Karyn Gerhard is a senior editor at Alpha Books and an information addict looking for an adventure. This blog documents her explorations into of all those dusty corners of human culture that no one has bothered to clean in years.
I don’t know how to choose work that illuminates what my life is about. I don’t know what my life is about and don’t examine it. My life will define itself as I live it. The movies will define themselves as I make them. As long as the theme is something I care about at the moment, it’s enough for me to start work. Maybe work itself is what my life is about. —Sidney Lumet
Last week we lost one of the all-time great directors, Sidney Lumet. If you don’t know his name, you will definitely know his movies—Serpico, Dog Day Afternoon, Network, 12 Angry Men, Running on Empty, Murder on the Orient Express, the Pawnbroker, and Before the Devil Knows You’re Dead, to name just a few. The man was an unmitigated genius.
Lumet was the quintessential New York director. Like Scorsese (my other absolute favorite), the city actually becomes a character in his films—he makes it convey a mood, a sentiment, and somehow even comment on the actions that are going on. His movies are also morality plays, but more than that, they make you think. So many of his characters are people who are caught in some kind of crises; you see them agonize over their choices, and you all of a sudden find yourself wondering what you would do in their position. Take, for instance, the hapless Ethan Hawke in Before the Devil Knows You’re Dead. He is sucked into robbing his own parents’ jewelry store by his no-good brother; on one hand you can’t even conceive of doing something so stupid, yet we’ve all gotten stuck in impossible situations in our lives, so you understand how he gets pulled in by his brother.
Lumet was an actor’s director in the best sense of the term. His movies are character-driven, with many of the people dealing with a crisis or battling with their conscience. In the hands of a lesser director these characters would tilt into melodrama, but not with Lumet. The performances he gets from his actors are some of the best that have ever been filmed—take Henry Fonda as the president in Fail-Safe, trying to convince the Russian Premier that the nuclear bomb headed toward Moscow was a mistake; or Lee J. Cobb’s moment of disintegration when he admits his son hates him in 12 Angry Men; or Peter Finch going berserk on the air, screaming “I’m mad as hell and I’m not going to take this anymore!” in Network. Lumet’s direction is flawless, in that you can’t even see it—it appears that he just trains the camera on the actor and lets it go, but his moral sense and his way of making you think is seething just underneath the surface.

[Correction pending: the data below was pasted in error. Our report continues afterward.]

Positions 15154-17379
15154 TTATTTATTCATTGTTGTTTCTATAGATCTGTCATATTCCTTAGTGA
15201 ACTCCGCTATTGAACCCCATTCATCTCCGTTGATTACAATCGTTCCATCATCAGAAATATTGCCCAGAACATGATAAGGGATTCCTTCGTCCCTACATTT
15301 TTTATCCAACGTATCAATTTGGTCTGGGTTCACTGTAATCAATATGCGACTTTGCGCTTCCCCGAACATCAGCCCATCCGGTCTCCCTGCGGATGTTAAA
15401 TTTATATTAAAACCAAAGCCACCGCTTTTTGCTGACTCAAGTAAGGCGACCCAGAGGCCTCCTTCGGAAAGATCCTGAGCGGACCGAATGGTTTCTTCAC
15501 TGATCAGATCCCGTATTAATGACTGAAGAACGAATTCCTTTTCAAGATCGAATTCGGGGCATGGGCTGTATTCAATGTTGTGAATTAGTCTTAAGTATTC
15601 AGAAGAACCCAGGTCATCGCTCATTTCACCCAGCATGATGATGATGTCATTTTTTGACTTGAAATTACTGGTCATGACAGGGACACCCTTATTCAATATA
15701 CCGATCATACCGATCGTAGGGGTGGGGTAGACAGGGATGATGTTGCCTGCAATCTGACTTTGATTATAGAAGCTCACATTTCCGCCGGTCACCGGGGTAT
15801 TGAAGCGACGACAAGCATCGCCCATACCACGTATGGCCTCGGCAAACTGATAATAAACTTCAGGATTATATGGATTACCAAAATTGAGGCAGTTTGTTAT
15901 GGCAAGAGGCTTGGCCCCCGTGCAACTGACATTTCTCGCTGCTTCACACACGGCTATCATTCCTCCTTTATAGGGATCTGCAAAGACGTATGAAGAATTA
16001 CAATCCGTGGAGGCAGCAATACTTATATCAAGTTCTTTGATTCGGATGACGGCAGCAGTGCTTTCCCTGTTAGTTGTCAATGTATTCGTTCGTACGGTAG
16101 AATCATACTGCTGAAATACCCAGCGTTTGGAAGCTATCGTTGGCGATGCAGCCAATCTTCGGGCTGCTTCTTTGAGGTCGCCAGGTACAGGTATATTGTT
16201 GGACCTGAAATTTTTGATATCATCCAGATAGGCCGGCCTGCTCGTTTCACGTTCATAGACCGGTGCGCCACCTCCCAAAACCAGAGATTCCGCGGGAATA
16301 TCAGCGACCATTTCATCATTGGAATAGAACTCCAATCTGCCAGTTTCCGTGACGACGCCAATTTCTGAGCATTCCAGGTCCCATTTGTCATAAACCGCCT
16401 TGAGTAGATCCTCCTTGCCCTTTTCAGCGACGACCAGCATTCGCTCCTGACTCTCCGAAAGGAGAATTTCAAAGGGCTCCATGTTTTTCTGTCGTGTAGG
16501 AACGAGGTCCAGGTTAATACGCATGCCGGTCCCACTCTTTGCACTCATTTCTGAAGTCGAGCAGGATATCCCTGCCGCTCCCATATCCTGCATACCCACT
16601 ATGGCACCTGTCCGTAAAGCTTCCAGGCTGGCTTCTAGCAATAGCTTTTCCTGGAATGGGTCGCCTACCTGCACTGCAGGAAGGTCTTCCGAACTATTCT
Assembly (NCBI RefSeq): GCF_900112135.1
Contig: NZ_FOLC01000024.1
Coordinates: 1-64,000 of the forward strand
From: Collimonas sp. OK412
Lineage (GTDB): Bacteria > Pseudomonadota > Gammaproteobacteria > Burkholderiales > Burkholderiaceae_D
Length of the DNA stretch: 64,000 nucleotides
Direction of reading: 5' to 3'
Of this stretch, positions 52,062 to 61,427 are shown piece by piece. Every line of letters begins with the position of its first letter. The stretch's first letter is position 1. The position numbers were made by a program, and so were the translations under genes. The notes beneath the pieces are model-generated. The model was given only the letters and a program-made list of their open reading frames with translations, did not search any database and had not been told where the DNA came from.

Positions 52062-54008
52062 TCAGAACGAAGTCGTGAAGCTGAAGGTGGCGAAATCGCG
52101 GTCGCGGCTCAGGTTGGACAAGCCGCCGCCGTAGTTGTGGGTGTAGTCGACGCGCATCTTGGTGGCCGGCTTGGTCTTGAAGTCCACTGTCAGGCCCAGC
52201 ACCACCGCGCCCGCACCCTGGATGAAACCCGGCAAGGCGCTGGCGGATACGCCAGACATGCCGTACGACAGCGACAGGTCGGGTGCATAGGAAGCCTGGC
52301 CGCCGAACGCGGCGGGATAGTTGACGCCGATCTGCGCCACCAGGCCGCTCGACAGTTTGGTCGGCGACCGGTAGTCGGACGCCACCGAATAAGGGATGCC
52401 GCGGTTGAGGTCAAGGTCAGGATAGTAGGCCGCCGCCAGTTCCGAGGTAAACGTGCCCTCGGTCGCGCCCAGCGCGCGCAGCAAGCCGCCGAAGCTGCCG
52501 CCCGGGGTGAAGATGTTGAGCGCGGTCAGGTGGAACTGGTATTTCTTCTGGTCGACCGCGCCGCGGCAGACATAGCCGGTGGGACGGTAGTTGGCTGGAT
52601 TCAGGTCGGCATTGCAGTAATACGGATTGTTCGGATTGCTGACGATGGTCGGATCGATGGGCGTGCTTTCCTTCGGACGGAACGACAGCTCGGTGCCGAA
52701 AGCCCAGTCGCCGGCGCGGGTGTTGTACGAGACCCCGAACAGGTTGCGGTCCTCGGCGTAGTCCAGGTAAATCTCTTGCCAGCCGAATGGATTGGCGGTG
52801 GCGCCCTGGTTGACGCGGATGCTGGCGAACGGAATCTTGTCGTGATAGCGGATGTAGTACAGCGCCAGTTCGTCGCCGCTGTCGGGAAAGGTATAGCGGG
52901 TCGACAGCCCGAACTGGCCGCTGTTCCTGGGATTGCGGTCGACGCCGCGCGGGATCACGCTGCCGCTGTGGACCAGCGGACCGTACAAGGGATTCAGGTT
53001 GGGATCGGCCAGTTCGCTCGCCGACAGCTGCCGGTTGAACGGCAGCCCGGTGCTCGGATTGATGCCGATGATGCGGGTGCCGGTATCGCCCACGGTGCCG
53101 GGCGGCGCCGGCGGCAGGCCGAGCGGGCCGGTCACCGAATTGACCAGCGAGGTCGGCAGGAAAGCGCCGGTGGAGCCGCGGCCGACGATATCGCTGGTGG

Shockingly, Lumet never won an Academy Award for his movies, though they finally gave him an honorary one in 2005. When asked about the award, Lumet—never one to mince words—said, “I wanted one, dammit, and I felt I deserved one.” And that he did. In spades.
Choosing one film to represent Lumet’s entire body of work is absolutely impossible—there are far too many amazing films in too many genres (hell, he even made the camp classic The Wiz!). But the subject of corruption was of particular interest to Lumet, and I can think of no better movie to illustrate that interest than The Verdict. To call The Verdict a courtroom drama is selling it short in the extreme. The story centers around Frank Galvin (Paul Newman), a once hotshot lawyer who is now a staggering drunk who couldn’t get a case if his life depended on it. He’s thrown a bone by an old crony Mickey (Jack Warden)—a seemingly open-and-shut case of malpractice against a Catholic hospital in Boston. But when Frank visits the girl put into a permanent coma due to the arrogant negligence of her doctors, he decides to rally and try to win this one. Trouble is, he has to go up against the Catholic Diocese and some pretty high-powered doctors to do it. No one has faith that Galvin can pull this off—not even his cronies. Not only is he battling the best lawyers money can buy, he’s battling a paralyzing lack of confidence, witnesses who won’t come forward, not to mention crippling alcoholism. Without any fanfare you watch as the movie turns from a courtroom drama into a character study of this deeply troubled guy, and you are completely transfixed.
The Verdict is, far and away, my favorite of Paul Newman’s dramatic movies. The complexity he gives this character is sheer brilliance. On the surface you see a weak, washed-up drunk, but as the movie goes on he lets you see glimpses of the passionate, never-say-die, principled lawyer he used to be, and how terrified he is of trying to be that once again. Still, as screwed up as he is, there’s an insane bravery to this character. In one jaw-dropping scene, Galvin visits Ed Concannon (James Mason), the head of the law firm representing the doctors; Galvin is an absolute mess, a pile of sobered-up nerves trying to play it cool. You see the terror in his eyes as he realizes he is in way over his head, and his desperate attempt to pull himself together while Concannon very serenely rips him to pieces. And when Galvin finally gets that day in court against the dishonest doctors and corrupt lawyers … well, you just have to see it to believe it.
The Verdict is Lumet firing on all of his directorial, moralistic, make-you-think cylinders, with a brilliant cast and a fantastically wrenching script by David Mamet. It is sad beyond belief that we won’t be seeing work like this anymore.
Lumet stepped out of his usual New York to film this movie in Boston (in the middle of winter, no less). It seems more than fitting to pair this great movie with a great bowl of clam chowder. So pour yourself a bowl and enjoy an amazing movie made by an even more amazing man.
From The Complete Idiot’s Guide to Slow Cooker Cooking, Second Edition, by Ellen Brown